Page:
CHICAGO — Most dry cleaners didn’t open their businesses for the thrill of tracking numbers, but leaders who take the time to measure their key performance indicators (KPIs) have a much better chance of finding success than those who rely on their “gut” and hope for the best.
In Part 1 of this series, we examined some of the most important KPIs that drycleaning company owners should be tracking, and today, we’ll look at ways to start putting a plan together based on data.
Avoiding Data Overload
Because it’s easy to get overwhelmed, experts believe that leaders should have a plan when diving into the data.
“Trying to focus on all the KPIs in the business at the same time just doesn’t work. It really needs to be prioritized,” says Diana Vollmer, managing director of the Ascend Consulting Group. “I suggest they take themost important factor that’s going to make the biggest impact on their business and focus on that one.”
As it becomes a part of an owner’s routine, that focus can then be expanded to encompass more data.
“The basics are always the basics,” says Kermit Engh. who owns Fashion Cleaners in Omaha, Nebraska, and is managing partner of Methods for Management (MfM), a consulting firm for the drycleaning industry. “A couple that I think operators should be focusing on that they may not have in the past are revenue per piece, and CSR revenue per hour. Are these numbers going up, are they stagnant or worse, are they declining?”
By tracking these, Engh believes cleaners are less likely to leave money on the table: “I believe it’s critical that every business collect all legitimate revenue for the work that they do, and these two KPIs are a great indicator if mark-in activities are accurate, and also to determine if you are staffed properly for the hours that are needed.”
While owners can dive as deeply as they wish, Engh suggests taking things one step at a time is paramount.
“Focus on the big numbers first,” he says, “and then slowly get into the smaller numbers that are affecting those big ones if they’re not what you’re looking for.”
Pulling it All Together
Thanks to advancements in POS technology, Engh points out that gathering the data that will make a difference is simpler now than ever before.
“You can create a dashboard that, when you log on to your POS, gives you a blast of numbers, and you can set up how many of those numbers you want to look at,” he says. “My personal dashboard has about 20 different KPIs and takes me about 30 seconds to scan. My production manager has a different set of KPIs that they look at. But it’s much easier now, instead of having to run a report, find the number, then run another report, find that number, and so on.”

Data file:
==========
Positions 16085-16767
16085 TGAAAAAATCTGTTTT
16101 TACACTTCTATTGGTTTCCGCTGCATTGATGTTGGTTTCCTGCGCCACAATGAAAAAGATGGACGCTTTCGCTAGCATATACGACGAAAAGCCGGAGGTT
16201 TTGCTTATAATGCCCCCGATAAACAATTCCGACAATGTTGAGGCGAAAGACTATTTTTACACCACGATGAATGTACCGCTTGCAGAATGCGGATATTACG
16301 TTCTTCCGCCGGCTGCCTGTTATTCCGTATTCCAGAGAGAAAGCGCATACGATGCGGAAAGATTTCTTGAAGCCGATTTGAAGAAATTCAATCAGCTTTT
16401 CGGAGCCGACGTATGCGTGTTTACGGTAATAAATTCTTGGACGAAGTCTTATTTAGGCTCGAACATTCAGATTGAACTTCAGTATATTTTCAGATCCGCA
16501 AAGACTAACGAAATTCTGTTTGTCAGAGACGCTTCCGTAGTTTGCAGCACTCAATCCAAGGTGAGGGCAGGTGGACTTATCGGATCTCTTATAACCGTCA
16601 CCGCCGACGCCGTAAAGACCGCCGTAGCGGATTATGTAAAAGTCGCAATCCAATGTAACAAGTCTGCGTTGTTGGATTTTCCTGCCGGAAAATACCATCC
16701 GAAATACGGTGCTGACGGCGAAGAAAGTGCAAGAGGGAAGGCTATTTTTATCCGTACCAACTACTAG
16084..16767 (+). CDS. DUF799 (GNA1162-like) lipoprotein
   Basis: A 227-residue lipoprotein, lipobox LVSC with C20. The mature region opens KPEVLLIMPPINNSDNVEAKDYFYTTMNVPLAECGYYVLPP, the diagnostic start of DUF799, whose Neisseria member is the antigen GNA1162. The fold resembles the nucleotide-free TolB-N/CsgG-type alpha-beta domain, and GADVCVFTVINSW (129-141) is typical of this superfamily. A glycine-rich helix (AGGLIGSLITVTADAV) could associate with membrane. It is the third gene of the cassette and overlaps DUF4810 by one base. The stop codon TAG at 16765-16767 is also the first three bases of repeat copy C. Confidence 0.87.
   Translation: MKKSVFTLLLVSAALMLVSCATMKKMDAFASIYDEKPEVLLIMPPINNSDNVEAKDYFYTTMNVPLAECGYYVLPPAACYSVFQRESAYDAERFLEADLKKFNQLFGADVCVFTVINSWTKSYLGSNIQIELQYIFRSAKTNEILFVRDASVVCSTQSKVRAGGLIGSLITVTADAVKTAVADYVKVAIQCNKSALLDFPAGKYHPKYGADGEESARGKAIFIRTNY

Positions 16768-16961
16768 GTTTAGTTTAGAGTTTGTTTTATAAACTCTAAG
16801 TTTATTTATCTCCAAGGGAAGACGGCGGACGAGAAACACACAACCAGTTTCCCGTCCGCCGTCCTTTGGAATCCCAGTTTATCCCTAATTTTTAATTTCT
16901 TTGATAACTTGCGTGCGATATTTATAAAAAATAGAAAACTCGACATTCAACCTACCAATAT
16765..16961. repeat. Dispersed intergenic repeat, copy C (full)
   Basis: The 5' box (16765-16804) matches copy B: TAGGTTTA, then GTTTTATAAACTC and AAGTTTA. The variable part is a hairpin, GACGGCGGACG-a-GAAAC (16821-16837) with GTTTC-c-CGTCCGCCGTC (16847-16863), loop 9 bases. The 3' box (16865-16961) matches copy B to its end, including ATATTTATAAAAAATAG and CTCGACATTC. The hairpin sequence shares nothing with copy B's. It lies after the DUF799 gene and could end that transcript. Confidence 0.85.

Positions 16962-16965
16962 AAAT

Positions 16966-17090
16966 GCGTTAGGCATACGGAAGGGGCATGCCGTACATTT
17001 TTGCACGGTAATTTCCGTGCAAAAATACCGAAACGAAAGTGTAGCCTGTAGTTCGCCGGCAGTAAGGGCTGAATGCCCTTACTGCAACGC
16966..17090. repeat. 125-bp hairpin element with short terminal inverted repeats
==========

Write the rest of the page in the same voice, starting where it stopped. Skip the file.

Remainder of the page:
Keeping track of financial KPIs, once the reporting elements are put into place, doesn’t have to take up a lot of a leader’s time, Engh believes.
“A budget can be set up in a couple of hours,” he says. “You can do this within QuickBooks® incredibly easily. And then generating the report to see how you’re doing—budget versus actual numbers—literally takes seconds. And then to review and adjust those plans may take 30 to 60 minutes a month, depending upon what you’re seeing, and what new initiatives you would like to correct or develop.”
Engh says that other KPIs, such as production numbers, can also be easily gathered.
“For point-of-sale-generated numbers, these dashboards take a bit of work to put together up front. You need to know what it is that you’re looking for,” he says. “But afterwards, it’s virtually no time at all, except for reviewing a number and making adjustments to correct anything that’s not moving in the right direction.”
Putting KPIs on the Rise
When finding a facet of the business that needs to improve, Vollmer believes that getting buy-in from the staff is crucial. Sometimes, that means making sure the lines of communication are open and everyone has a clear picture of what needs to happen.
“Team members tend to think you’re making a lot more money than you’re making,” she says. “That’s why I’m a proponent of ‘open book’ management, because many think that you’re making a fortune. In many cases, the opposite is true; owners are subsidizing their businesses. So, letting them see the reality of what’s going on makes them understand better why the business has to become more efficient.”
Involving employees in the planning phase is a good way to get better effort, Vollmer says.
“Get the people who are responsible for implementing those goals to buy into it,” she says. “For example, when a manager is given a goal, they should be involved in creating that goal, looking at what the status is now, and looking at what goal is realistic with some stretch effort. It’s almost a negotiation of what that goal number should be, but then everybody should be held accountable to it.”
Come back Tuesday for the conclusion of this series, when we’ll examine how to put numbers into action while making sure how to compare data for the best results. For Part 1, click HERE.
Have a question or comment? E-mail our editor Dave Davis at [email protected].